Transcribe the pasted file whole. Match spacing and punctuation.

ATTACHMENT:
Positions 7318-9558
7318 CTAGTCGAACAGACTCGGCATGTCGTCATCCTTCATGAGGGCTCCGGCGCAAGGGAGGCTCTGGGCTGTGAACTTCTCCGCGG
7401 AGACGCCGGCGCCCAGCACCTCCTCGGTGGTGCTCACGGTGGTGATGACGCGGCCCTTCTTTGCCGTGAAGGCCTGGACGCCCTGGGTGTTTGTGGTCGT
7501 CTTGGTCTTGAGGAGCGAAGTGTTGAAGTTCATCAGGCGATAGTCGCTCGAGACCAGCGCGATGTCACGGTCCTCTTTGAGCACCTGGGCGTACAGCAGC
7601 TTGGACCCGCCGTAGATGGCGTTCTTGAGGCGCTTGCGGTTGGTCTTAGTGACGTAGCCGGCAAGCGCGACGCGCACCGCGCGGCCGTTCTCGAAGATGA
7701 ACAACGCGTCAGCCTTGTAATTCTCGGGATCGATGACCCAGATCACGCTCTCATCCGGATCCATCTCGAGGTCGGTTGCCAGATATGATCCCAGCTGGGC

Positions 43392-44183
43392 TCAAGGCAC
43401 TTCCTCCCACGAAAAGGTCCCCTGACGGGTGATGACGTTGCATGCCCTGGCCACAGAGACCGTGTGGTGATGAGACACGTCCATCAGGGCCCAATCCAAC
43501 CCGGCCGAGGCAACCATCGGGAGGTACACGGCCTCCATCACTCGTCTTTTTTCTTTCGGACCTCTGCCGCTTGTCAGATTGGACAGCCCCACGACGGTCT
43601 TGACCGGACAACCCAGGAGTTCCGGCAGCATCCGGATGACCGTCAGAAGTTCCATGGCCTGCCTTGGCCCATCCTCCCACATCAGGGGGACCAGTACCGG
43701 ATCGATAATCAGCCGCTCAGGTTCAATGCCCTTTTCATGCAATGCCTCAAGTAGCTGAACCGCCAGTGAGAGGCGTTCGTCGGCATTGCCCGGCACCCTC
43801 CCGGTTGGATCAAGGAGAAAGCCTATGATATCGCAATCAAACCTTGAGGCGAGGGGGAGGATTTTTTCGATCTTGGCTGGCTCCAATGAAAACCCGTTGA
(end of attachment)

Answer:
Positions 7318-9558
7318 CTAGTCGAACAGACTCGGCATGTCGTCATCCTTCATGAGGGCTCCGGCGCAAGGGAGGCTCTGGGCTGTGAACTTCTCCGCGG
7401 AGACGCCGGCGCCCAGCACCTCCTCGGTGGTGCTCACGGTGGTGATGACGCGGCCCTTCTTTGCCGTGAAGGCCTGGACGCCCTGGGTGTTTGTGGTCGT
7501 CTTGGTCTTGAGGAGCGAAGTGTTGAAGTTCATCAGGCGATAGTCGCTCGAGACCAGCGCGATGTCACGGTCCTCTTTGAGCACCTGGGCGTACAGCAGC
7601 TTGGACCCGCCGTAGATGGCGTTCTTGAGGCGCTTGCGGTTGGTCTTAGTGACGTAGCCGGCAAGCGCGACGCGCACCGCGCGGCCGTTCTCGAAGATGA
7701 ACAACGCGTCAGCCTTGTAATTCTCGGGATCGATGACCCAGATCACGCTCTCATCCGGATCCATCTCGAGGTCGGTTGCCAGATATGATCCCAGCTGGGC

Positions 43392-44183
43392 TCAAGGCAC
43401 TTCCTCCCACGAAAAGGTCCCCTGACGGGTGATGACGTTGCATGCCCTGGCCACAGAGACCGTGTGGTGATGAGACACGTCCATCAGGGCCCAATCCAAC
43501 CCGGCCGAGGCAACCATCGGGAGGTACACGGCCTCCATCACTCGTCTTTTTTCTTTCGGACCTCTGCCGCTTGTCAGATTGGACAGCCCCACGACGGTCT
43601 TGACCGGACAACCCAGGAGTTCCGGCAGCATCCGGATGACCGTCAGAAGTTCCATGGCCTGCCTTGGCCCATCCTCCCACATCAGGGGGACCAGTACCGG
43701 ATCGATAATCAGCCGCTCAGGTTCAATGCCCTTTTCATGCAATGCCTCAAGTAGCTGAACCGCCAGTGAGAGGCGTTCGTCGGCATTGCCCGGCACCCTC
43801 CCGGTTGGATCAAGGAGAAAGCCTATGATATCGCAATCAAACCTTGAGGCGAGGGGGAGGATTTTTTCGATCTTGGCTGGCTCCAATGAAAACCCGTTGA